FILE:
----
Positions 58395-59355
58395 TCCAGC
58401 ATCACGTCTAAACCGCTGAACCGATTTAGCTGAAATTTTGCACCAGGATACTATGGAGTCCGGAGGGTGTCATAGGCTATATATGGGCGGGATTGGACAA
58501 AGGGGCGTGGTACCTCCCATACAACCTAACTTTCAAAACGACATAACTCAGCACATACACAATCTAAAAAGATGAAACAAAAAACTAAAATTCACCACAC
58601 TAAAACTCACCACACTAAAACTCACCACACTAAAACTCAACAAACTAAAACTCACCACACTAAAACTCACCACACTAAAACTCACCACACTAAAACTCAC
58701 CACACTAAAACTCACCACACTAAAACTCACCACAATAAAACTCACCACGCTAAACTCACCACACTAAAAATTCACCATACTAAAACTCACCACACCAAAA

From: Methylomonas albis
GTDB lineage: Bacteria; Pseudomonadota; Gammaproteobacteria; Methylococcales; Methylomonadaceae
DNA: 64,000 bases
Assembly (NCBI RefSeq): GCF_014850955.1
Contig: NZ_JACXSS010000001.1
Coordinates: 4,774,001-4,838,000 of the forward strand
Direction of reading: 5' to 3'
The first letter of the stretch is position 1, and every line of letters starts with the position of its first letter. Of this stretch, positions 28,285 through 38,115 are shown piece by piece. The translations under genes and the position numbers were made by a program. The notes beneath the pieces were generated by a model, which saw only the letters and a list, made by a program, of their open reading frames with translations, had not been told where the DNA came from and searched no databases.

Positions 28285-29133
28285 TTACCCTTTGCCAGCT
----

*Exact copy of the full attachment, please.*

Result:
Positions 58395-59355
58395 TCCAGC
58401 ATCACGTCTAAACCGCTGAACCGATTTAGCTGAAATTTTGCACCAGGATACTATGGAGTCCGGAGGGTGTCATAGGCTATATATGGGCGGGATTGGACAA
58501 AGGGGCGTGGTACCTCCCATACAACCTAACTTTCAAAACGACATAACTCAGCACATACACAATCTAAAAAGATGAAACAAAAAACTAAAATTCACCACAC
58601 TAAAACTCACCACACTAAAACTCACCACACTAAAACTCAACAAACTAAAACTCACCACACTAAAACTCACCACACTAAAACTCACCACACTAAAACTCAC
58701 CACACTAAAACTCACCACACTAAAACTCACCACAATAAAACTCACCACGCTAAACTCACCACACTAAAAATTCACCATACTAAAACTCACCACACCAAAA

From: Methylomonas albis
GTDB lineage: Bacteria; Pseudomonadota; Gammaproteobacteria; Methylococcales; Methylomonadaceae
DNA: 64,000 bases
Assembly (NCBI RefSeq): GCF_014850955.1
Contig: NZ_JACXSS010000001.1
Coordinates: 4,774,001-4,838,000 of the forward strand
Direction of reading: 5' to 3'
The first letter of the stretch is position 1, and every line of letters starts with the position of its first letter. Of this stretch, positions 28,285 through 38,115 are shown piece by piece. The translations under genes and the position numbers were made by a program. The notes beneath the pieces were generated by a model, which saw only the letters and a list, made by a program, of their open reading frames with translations, had not been told where the DNA came from and searched no databases.

Positions 28285-29133
28285 TTACCCTTTGCCAGCT